There are only six left before I can completely check this resolution off of my list. The only catch is that it might be tricky to complete it, since three of the remaining films aren’t readily available. Fortunately, Facets can help in this regard. Last month, I checked off the following: Private Benjamin (1980); Auntie Mame (1958); Nine to Five (1980); Topper (1937); Cat Ballou (1965); The Nutty Professor (1963); Broadcast News (1987); Dinner at Eight (1933); and Fast Times at Ridgemont High (1982). It was a bit of a mixed bag. The three that gave me the lowest expectations (given my personal tastes) were Auntie Mame, Cat Ballou, and Nine to Five. And yet, those were the three that I enjoyed the most. I’m surprised Mame isn’t an AFI Top 100 movie, not just 100 Laughs. Lee Marvin stole the show in Cat Ballou. And Lily Tomlin’s awesomely twisted take on Disney fairy tales in Nine to Five is one of the best things I’ve seen out of the films on the 100 Laughs list.
On the flip side, I had slightly high hopes for Broadcast News because of my new-found appreciation for Albert Brooks; Ridgemont High because it’s such a beloved, quotable classic; and The Nutty Professor because… well, just because. I appreciate Jerry Lewis’ efforts in The Nutty Professor quite a bit– his work really was impressive–but I can’t say that I particularly enjoyed it. Broadcast News fell a little flat for me. And I loathed Ridgemont High, which apparently established the template for a sub-genre I really dislike- teen/high school comedies. The copious nude scenes were nice but they were the only thing that I liked about the movie.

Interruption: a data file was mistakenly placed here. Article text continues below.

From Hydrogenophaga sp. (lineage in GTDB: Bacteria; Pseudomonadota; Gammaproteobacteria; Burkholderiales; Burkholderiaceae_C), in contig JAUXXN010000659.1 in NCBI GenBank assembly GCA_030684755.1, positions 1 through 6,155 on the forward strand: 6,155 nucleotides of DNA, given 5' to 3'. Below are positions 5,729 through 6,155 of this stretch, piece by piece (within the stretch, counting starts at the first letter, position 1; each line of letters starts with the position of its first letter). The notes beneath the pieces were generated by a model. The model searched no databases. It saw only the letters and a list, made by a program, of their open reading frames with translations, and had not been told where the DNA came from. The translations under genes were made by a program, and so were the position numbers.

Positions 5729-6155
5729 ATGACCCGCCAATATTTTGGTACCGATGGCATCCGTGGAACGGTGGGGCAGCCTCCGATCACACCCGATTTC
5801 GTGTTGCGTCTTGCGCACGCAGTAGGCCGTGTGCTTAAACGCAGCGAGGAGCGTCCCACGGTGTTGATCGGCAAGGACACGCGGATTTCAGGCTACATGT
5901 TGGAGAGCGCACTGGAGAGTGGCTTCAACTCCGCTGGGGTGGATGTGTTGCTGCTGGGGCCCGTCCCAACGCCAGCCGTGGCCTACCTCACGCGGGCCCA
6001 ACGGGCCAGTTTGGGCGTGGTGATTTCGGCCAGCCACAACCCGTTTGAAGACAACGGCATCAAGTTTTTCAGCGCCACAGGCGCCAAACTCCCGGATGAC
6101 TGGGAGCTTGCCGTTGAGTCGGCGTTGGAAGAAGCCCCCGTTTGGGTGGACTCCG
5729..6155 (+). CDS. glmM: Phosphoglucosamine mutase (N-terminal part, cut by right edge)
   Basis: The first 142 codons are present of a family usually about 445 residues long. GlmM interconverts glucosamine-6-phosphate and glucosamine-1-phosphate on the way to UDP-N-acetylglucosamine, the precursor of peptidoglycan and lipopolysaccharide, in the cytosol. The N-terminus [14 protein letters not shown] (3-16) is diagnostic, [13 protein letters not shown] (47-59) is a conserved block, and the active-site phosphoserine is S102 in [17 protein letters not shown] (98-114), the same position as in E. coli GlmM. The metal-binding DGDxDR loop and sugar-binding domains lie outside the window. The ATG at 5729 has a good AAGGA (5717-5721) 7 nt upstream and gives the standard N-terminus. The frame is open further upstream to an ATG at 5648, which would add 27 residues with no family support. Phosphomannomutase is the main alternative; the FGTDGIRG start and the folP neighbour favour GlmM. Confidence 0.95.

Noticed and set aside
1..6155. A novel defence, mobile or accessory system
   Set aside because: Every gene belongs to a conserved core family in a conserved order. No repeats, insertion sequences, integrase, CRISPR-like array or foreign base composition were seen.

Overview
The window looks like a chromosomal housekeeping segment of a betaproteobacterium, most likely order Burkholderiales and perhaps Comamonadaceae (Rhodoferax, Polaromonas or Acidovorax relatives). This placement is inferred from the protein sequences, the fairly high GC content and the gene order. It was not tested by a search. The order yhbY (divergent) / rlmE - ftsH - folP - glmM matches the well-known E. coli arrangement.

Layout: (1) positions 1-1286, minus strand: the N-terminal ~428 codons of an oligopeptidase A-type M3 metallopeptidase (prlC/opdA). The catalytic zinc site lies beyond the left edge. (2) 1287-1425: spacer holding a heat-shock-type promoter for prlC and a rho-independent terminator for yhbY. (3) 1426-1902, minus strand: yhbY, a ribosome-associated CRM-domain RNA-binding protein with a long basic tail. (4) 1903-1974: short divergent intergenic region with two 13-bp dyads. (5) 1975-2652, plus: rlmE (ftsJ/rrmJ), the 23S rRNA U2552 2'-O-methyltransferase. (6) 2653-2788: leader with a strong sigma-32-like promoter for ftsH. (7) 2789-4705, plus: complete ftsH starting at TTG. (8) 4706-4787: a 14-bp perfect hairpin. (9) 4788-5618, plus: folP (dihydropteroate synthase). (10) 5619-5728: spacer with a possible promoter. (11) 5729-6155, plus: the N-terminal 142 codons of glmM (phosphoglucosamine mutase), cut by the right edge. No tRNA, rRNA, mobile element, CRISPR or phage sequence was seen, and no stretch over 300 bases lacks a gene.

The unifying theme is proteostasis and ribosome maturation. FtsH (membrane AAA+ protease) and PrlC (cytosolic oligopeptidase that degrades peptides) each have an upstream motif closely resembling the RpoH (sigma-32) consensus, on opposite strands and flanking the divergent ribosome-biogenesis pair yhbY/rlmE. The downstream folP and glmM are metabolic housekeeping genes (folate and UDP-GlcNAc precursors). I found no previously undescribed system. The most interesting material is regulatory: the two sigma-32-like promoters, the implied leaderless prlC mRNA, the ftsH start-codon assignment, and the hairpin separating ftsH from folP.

Challenge myself more
This was a category that could have used a little more work. The only real challenge I had in the last month was a weekend filled with Titanic and Avatar. If you’re a regular reader, you know how this turned out. If not, allow me to fill you in. I watched both movies, liked certain parts of each but disliked everything else about them, and then I got drunk and wrote a bunch of condescending, vitriolic things about both films. And it kind of went over like a turd in a punch bowl with a lot of readers. And for that, I apologize. I don’t really have any big challenges on the horizon, although I do have a Russian film or two on my DVR, ripe for the picking. It’s not that I have anything against Russian film. It’s just a category I don’t gravitate towards, so it might be nice as a change-up.
Earlier, I mentioned that I had a new-found love of Albert Brooks, and it seems worth expounding upon momentarily. It doesn’t fit in any of my resolution categories, but Brooks’ films dominated last month. It all started a few months back when I watched Lost in America as part of the 100 Laughs list and went bananas for it. Last month, I checked off Mother (1996), Modern Romance (1981), Real Life (1979), and Broadcast News. I also happened to tackle Taxi Driver, where he had a secondary role. Mother and Real Life had me in tears, and frankly I think Real Life is a prime candidate for something like the Criterion Collection. I’ve almost run out of Brooks movies to see, which bums me out a little. But I’m thrilled that I can now say that I’m familiar with another comedic icon.